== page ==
Recognising the challenge for politicians, policy makers and practitioners in the criminal justice, and criminal law fields, the MSc/PgDip in Criminology & Criminal Justice addresses the complex problems that crime poses for contemporary societies.
* MSc: 12 months full-time; 24 months part-time
* PgDip 9 months full-time; 21 months part-time
You will be well equipped for careers in public, private and third sector agencies concerned with crime prevention and community safety.
The programme provides an excellent professional development choice for social workers and social work managers, prison governors or officers, police officers and lawyers.
You will take core courses in criminological theory; criminal justice systems and processes; and research design and methodology. You also have the opportunity to take optional courses from a range of subject areas. In addition, the MSc programme requires you to produce a dissertation on a subject of your choice.
* Understanding and explaining crime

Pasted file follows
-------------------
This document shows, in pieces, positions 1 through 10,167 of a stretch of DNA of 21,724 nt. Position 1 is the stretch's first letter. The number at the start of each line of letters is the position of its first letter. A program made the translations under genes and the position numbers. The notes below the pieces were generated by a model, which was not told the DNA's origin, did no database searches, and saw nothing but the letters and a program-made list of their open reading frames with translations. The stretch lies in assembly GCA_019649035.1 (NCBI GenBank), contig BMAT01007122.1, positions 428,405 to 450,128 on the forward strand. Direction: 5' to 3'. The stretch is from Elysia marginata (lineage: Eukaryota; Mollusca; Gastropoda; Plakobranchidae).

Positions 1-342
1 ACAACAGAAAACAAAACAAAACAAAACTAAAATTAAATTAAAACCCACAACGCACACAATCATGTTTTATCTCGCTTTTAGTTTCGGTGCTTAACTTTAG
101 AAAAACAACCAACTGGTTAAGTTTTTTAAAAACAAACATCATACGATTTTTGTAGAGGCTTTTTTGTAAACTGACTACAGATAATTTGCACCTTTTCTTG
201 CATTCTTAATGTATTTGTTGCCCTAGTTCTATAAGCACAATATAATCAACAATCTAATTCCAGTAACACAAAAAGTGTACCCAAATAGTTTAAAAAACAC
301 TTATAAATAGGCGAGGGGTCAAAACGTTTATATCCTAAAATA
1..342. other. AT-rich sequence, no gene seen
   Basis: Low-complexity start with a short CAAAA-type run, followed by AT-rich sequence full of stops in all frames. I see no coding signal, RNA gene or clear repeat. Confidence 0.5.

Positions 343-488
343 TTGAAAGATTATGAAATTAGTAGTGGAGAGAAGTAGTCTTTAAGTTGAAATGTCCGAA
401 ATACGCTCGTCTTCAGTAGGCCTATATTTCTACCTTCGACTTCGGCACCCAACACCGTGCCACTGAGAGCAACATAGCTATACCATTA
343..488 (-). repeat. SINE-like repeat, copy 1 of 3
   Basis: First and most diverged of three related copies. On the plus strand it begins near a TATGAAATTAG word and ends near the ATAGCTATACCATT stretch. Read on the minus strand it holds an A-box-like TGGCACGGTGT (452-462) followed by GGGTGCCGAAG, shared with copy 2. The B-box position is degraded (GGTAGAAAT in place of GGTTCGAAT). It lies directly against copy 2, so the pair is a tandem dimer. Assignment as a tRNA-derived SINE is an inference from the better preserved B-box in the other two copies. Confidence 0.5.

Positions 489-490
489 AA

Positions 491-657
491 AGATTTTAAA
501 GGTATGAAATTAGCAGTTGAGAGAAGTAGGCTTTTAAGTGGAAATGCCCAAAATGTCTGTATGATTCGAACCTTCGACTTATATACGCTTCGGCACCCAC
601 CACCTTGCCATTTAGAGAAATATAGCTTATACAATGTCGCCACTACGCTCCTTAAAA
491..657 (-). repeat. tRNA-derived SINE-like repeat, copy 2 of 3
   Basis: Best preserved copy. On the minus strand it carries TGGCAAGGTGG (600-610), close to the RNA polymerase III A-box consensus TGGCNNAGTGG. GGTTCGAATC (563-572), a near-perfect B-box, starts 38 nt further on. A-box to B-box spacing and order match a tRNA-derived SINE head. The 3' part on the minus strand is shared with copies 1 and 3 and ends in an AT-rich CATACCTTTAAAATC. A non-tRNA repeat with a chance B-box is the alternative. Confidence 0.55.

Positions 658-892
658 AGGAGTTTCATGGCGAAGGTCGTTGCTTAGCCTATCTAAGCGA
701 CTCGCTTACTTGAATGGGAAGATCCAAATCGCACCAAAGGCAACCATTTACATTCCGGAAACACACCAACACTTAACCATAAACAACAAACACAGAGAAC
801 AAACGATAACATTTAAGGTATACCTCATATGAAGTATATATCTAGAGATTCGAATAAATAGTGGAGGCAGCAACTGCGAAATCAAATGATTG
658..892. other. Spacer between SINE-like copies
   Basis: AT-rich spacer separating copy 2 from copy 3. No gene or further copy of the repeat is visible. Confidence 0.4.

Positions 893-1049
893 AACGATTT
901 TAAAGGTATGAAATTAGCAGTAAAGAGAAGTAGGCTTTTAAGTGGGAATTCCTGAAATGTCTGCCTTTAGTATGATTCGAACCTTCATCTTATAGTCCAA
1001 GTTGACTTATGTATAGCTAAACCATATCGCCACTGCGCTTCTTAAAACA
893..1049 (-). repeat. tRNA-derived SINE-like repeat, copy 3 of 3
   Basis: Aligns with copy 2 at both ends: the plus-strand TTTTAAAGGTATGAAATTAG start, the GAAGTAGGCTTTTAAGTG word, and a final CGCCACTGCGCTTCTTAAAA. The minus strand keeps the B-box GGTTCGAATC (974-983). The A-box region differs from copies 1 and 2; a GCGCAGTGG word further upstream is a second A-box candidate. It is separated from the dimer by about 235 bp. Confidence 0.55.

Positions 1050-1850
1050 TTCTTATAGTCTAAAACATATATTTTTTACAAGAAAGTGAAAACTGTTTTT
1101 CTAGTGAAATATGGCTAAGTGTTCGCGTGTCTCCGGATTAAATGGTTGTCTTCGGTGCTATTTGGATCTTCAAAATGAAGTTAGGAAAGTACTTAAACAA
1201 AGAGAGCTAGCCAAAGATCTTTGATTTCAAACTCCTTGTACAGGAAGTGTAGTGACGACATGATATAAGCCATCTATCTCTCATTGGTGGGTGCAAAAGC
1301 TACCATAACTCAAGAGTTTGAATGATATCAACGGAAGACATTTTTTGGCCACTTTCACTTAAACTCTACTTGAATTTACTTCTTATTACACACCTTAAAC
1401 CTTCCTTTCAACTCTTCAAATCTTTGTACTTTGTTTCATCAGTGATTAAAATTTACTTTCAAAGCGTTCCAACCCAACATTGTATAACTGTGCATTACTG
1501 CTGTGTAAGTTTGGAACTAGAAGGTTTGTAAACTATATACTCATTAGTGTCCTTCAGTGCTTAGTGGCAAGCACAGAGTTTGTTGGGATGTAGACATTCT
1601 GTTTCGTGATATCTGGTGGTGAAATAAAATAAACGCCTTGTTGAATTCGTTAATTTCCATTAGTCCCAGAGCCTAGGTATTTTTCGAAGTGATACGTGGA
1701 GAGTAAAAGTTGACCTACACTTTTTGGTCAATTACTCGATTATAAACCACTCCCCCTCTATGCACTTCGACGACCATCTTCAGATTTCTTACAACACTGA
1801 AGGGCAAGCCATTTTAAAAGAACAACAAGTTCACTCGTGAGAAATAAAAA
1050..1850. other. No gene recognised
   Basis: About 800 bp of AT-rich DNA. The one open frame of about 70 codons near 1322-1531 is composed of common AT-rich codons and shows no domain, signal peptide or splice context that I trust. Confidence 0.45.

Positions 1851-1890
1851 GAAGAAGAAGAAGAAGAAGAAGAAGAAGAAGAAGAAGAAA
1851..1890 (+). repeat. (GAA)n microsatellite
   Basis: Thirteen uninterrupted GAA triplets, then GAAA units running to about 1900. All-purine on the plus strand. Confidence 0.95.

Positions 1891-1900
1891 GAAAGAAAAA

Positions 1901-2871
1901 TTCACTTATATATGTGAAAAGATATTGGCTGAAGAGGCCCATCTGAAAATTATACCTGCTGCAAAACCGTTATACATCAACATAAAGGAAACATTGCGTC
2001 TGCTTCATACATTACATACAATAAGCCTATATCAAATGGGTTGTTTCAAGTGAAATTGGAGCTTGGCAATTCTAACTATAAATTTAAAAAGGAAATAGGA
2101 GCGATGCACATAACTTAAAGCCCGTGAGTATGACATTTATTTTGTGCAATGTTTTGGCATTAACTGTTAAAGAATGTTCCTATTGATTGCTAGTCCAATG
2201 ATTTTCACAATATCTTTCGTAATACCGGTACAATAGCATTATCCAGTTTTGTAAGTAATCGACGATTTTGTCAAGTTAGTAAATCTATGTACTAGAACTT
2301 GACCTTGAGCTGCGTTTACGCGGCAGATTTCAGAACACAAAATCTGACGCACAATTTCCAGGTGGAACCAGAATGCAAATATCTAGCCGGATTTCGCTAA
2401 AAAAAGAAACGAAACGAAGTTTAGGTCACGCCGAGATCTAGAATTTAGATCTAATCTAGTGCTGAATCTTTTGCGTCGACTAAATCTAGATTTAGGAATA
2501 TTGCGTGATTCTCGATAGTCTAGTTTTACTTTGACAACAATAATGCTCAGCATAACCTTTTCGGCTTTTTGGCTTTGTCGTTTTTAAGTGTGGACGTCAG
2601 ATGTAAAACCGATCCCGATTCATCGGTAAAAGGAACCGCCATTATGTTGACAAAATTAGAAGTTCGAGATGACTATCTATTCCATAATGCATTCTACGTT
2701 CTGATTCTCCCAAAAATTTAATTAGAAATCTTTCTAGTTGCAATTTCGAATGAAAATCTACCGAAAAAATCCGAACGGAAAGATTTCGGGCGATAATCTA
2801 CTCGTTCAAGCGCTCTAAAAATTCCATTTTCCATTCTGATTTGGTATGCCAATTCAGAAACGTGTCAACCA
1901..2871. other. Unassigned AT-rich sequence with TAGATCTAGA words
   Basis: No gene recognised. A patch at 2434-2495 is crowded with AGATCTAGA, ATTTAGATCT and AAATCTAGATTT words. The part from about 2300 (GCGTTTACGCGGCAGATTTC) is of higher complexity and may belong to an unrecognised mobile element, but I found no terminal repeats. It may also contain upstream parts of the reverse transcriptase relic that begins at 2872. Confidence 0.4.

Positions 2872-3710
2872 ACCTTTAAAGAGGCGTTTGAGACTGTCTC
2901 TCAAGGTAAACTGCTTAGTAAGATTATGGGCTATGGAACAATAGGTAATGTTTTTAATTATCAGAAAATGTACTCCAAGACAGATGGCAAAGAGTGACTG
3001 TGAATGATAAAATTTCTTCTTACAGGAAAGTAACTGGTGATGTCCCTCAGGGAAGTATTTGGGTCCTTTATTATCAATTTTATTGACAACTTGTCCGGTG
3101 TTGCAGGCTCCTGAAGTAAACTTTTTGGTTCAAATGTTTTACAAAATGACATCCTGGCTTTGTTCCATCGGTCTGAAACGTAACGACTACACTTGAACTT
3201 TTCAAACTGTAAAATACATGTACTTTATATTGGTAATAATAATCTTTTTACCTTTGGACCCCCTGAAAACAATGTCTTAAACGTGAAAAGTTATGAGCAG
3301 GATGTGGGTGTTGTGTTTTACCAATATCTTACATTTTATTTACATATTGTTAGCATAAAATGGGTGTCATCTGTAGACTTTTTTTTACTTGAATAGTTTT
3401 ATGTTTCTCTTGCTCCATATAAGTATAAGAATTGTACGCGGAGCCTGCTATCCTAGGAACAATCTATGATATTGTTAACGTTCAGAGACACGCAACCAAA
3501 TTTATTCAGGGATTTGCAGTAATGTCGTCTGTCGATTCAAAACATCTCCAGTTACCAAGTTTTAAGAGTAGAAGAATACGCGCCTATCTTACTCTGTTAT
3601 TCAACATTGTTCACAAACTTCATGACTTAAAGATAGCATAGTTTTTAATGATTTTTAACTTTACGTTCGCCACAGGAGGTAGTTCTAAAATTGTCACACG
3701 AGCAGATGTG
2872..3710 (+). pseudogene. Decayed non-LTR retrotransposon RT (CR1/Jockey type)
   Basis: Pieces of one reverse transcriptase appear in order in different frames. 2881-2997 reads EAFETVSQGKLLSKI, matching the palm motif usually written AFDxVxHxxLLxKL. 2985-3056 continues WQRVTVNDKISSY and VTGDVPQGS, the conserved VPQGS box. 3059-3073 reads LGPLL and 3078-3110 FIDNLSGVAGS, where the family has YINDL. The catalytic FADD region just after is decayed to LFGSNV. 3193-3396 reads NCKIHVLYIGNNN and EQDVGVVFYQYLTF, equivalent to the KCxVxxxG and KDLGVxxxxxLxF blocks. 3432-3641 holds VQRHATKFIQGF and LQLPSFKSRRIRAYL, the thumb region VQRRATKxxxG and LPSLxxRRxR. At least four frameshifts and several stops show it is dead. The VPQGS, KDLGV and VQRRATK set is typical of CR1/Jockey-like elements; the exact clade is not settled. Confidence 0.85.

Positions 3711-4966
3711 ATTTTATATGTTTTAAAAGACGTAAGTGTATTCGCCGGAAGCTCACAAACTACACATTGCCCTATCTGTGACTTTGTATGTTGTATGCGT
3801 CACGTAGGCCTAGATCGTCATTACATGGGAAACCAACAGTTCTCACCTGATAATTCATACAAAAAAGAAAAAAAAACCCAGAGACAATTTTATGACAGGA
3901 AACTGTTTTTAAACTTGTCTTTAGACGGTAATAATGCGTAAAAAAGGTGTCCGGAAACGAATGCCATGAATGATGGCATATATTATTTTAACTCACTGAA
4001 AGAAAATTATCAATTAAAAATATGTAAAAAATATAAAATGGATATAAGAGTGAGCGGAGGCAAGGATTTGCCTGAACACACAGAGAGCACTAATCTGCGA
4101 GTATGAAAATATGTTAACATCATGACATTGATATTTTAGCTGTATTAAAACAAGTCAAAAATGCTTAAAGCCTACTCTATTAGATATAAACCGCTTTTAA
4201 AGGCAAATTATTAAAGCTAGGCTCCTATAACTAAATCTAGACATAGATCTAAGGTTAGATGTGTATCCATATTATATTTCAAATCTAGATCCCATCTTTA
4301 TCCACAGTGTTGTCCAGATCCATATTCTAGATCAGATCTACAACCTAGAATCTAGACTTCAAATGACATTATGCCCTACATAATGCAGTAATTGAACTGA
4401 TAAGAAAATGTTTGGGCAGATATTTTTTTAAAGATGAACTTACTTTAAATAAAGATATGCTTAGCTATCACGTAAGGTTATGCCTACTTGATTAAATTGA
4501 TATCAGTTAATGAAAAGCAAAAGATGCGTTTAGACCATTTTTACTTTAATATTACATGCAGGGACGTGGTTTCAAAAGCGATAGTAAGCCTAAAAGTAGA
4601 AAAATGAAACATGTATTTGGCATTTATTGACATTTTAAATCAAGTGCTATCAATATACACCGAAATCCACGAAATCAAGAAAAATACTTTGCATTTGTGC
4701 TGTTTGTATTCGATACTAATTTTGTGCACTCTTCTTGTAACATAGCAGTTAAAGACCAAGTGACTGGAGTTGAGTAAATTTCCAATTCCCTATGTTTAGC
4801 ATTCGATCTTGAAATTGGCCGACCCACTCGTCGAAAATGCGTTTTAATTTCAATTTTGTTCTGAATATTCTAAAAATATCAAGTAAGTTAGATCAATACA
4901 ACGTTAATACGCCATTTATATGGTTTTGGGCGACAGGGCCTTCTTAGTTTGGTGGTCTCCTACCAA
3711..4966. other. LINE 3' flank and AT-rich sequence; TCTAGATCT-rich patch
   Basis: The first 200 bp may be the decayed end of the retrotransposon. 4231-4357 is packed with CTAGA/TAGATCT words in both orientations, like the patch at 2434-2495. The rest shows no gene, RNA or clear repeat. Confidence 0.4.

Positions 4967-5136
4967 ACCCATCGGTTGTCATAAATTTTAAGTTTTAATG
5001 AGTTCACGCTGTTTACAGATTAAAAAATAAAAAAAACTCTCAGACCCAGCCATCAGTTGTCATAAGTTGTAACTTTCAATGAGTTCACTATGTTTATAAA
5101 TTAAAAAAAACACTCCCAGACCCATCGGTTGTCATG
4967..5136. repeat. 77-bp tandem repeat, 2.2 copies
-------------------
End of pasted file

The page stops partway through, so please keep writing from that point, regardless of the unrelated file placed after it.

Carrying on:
* Research and enquiry in crime and criminal justice.
Optional courses include
* Punishment and penology
* Crime, media and popular culture
* Rehabilitation and desistance from crime
* The global criminal economy
* Managing and controlling crime
* Women and girls in crime and justice
* International trafficking in cultural objects.
Universities in the United Kingdom use a centralized system of undergraduate application: University and College Admissions Service (UCAS). It is used by both domestic and international students. Students have to register on the UCAS website before applying to the university. They will find all the necessary information about the application process on this website. Some graduate courses also require registration on this website, but in most cases students have to apply directly to the university. Some universities also accept undergraduate application through Common App (the information about it could be found on universities' websites).
Both undergraduate and graduate students may receive three types of responses from the university. The first one, “unconditional offer” means that you already reached all requirements and may be admitted to the university. The second one, “conditional offer” makes your admission possible if you fulfill some criteria – for example, have good grades on final exams. The third one, “unsuccessful application” means that you, unfortunately, could not be admitted to the university of you choice.
All universities require personal statement, which should include the reasons to study in the UK and the information about personal and professional goals of the student and a transcript, which includes grades received in high school or in the previous university.